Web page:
News & Insights 21 February 2022

Twenty minutes of activity a day in your 70s can prevent heart disease in your 80s

A new study has found that just 20 minutes a day of moderate to vigorous activity in your 70s can half the risk of suffering from heart disease in your 80s. Researchers at the University of Padua and the University of Ferrara, both in Italy, reviewed health data from a sample of 2500 people aged 65 or older, over the course of 20 years, or until they died. They found that, on average, increased physical activity was associated with lower rates of cardiovascular disease (CVD). This association between increased physical activity and the reduced risk of CVD is already well established, however, little is known about the impact of increasing physical activity later in life.

The study found that those who undertook 20-40 minutes of moderate to vigorous intensity physical activity in their early 70s (aged 70-75) saw the greatest benefit and were significantly less likely to develop heart disease. The risk was only marginally lower at the age of 75, and no lower at the age of 80-85, suggesting that improving physical activity earlier into retirement is where you will gain the largest positive impact. These findings reinforce the idea of “better late than never” when it comes to physical activity, but also show the earlier you start, the better.

This does not mean that there is no point to increasing your physical activity in your 80s, as there are countless benefits associated with increasing physical activity later in life. For example, increasing bone density, maintaining a healthy weight and keeping you mentally alert.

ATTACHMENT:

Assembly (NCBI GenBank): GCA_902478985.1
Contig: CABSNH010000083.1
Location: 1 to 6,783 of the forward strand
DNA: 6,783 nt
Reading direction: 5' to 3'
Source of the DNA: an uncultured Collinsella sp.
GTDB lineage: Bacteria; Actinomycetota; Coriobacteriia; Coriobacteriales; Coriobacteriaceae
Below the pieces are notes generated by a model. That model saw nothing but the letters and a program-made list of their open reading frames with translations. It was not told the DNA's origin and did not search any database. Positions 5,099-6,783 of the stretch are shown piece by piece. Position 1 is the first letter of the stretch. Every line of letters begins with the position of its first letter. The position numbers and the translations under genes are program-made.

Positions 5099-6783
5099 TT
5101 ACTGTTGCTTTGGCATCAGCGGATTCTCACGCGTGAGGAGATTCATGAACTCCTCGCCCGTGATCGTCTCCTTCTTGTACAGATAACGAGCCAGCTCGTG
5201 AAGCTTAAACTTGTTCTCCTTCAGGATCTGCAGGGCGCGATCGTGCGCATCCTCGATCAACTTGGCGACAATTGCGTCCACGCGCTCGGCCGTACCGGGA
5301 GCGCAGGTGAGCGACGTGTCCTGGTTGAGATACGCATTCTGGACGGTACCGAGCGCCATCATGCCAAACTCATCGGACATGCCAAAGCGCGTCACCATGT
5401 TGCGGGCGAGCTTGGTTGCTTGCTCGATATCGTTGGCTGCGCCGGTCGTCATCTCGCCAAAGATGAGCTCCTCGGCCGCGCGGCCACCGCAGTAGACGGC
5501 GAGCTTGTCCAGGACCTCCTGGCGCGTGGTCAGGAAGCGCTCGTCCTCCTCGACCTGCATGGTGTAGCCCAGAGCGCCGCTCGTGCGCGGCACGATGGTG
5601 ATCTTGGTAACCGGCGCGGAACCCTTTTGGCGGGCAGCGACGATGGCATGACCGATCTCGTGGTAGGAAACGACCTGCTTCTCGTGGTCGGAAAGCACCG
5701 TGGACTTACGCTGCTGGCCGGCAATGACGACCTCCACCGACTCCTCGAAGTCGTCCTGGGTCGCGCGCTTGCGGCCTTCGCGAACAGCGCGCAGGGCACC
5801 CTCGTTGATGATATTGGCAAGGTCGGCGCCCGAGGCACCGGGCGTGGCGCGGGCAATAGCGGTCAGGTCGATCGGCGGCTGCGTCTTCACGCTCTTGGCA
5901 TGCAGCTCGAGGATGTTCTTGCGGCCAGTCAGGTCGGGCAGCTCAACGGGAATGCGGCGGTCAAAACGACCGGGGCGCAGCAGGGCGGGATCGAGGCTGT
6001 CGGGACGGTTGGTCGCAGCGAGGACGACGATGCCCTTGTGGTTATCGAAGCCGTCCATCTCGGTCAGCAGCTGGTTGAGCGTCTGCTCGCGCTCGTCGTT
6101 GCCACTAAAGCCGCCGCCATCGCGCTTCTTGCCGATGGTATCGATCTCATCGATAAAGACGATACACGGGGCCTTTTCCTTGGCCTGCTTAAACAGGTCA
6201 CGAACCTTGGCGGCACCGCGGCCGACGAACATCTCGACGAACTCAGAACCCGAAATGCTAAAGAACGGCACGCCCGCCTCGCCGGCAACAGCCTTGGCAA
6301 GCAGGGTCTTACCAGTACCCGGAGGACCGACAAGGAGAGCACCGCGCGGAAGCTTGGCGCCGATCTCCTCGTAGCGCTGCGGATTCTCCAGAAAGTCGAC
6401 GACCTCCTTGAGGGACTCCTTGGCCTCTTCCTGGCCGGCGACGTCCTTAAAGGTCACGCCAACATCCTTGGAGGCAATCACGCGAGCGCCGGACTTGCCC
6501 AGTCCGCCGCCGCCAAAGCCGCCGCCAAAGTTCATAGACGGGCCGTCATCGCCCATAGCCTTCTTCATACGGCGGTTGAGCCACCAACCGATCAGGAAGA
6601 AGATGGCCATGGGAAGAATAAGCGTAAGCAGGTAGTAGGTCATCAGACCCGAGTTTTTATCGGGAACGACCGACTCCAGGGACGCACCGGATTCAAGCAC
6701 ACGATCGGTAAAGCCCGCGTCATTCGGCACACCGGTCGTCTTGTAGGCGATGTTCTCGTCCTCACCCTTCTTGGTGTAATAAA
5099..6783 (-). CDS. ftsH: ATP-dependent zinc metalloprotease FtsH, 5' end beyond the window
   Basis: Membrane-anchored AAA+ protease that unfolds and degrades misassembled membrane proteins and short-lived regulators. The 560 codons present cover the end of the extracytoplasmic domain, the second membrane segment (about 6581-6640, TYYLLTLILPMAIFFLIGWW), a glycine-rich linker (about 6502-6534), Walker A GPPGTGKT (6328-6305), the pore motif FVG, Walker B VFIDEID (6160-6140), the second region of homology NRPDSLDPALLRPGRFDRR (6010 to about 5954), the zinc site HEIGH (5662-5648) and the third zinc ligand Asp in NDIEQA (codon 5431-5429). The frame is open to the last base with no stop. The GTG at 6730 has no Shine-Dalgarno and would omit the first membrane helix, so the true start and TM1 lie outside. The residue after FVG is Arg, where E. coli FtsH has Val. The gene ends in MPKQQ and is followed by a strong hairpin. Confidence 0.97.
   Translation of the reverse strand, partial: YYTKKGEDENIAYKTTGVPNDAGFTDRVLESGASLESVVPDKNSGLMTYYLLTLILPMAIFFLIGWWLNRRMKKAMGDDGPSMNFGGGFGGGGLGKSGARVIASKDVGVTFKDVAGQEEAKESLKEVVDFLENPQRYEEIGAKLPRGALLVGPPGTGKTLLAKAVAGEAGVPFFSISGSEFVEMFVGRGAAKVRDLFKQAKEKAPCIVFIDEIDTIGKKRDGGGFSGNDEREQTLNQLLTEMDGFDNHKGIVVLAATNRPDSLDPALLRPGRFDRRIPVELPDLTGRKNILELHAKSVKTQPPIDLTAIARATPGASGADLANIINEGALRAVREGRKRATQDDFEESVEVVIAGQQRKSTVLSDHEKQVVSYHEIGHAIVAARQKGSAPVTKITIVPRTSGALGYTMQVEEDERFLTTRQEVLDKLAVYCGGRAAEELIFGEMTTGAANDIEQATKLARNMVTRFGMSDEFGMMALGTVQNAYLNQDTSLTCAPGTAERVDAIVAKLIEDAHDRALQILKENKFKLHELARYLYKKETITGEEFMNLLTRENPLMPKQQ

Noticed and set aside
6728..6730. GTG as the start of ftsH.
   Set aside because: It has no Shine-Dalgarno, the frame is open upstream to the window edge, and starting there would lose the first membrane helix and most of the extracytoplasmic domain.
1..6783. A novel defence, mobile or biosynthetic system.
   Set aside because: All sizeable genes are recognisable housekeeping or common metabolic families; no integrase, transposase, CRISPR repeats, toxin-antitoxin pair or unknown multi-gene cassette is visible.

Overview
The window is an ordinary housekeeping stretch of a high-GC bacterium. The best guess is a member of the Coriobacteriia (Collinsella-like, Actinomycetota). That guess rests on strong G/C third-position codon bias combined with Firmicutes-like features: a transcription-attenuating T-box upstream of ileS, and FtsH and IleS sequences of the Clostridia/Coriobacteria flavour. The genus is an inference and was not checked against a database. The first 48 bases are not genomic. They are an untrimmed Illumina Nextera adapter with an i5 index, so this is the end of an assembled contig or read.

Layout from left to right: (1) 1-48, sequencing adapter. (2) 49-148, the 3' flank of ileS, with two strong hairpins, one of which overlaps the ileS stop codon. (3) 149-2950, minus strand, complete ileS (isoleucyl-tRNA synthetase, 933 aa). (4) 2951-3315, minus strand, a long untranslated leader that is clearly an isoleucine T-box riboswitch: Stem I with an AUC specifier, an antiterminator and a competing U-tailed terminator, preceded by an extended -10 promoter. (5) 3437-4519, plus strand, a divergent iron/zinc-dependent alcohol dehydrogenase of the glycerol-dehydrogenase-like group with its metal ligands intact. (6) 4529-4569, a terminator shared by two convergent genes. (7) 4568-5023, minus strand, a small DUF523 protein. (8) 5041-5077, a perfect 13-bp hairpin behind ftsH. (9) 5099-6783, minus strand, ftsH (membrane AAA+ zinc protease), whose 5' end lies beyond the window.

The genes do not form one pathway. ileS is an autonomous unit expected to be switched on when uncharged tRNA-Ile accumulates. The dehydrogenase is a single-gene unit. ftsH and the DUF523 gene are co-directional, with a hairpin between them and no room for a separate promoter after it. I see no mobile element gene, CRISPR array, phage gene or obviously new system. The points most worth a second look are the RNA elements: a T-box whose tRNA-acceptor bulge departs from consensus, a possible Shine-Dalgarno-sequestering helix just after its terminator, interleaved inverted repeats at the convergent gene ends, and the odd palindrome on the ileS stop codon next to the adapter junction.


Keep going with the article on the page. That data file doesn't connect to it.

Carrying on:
While these risk reductions were strongest amongst men, the researchers also emphasised that: “Women doing more physical activity had consistently lower incidence rates of almost all cardiovascular outcomes”. So, for both men and women, being physically active is an effective way to reduce your risk of CVD.

Although moderate-to-vigorous intensity physical activity may sound daunting, this study pointed to activities such as walking, fishing and bowls as moderate activity, and activities such as gardening, cycling, dancing and swimming as vigorous activity. This means that just by going for a short walk for 20-40 minutes every day, you could be actively reducing your risk of developing heart disease.

In a linked editorial, researchers explained the mechanisms behind how physical activity reduces the risk of CVD. It improves arterial blood flow by reducing the thickness of the blood and reduces the chance of blood clots forming, but most importantly, “the favourable effect of [physical activity] may be simply explained by its capability of slowing down the atherosclerosis process through a better control of blood pressure, blood glucose level, and lipid profile.”

They also added that “movement is medicine, and that even a small amount of [physical activity] may confer beneficial effects in older people, but if undertaken early rather than late.”

Here at KiActiv®, we have worked with many older clients to empower them to self-manage their health and improve their physical activity in a personalised way. Indeed, for many older adults, physical activity is something that is often feared due to lack of confidence and risk of injury, and there is a common misconception that for physical activity to be valuable it must be intense. As such, understanding that physical activity is more than just exercise and sport, and that every move matters, is vital for empowering effective self-management.

So, if you want to make the change to a healthier lifestyle, the more movement you can incorporate into your everyday routine, the more you will be doing to reduce your risk of developing CVD as you get older. It is never too late to start being active, but the sooner you can the better!

The KiActiv® Team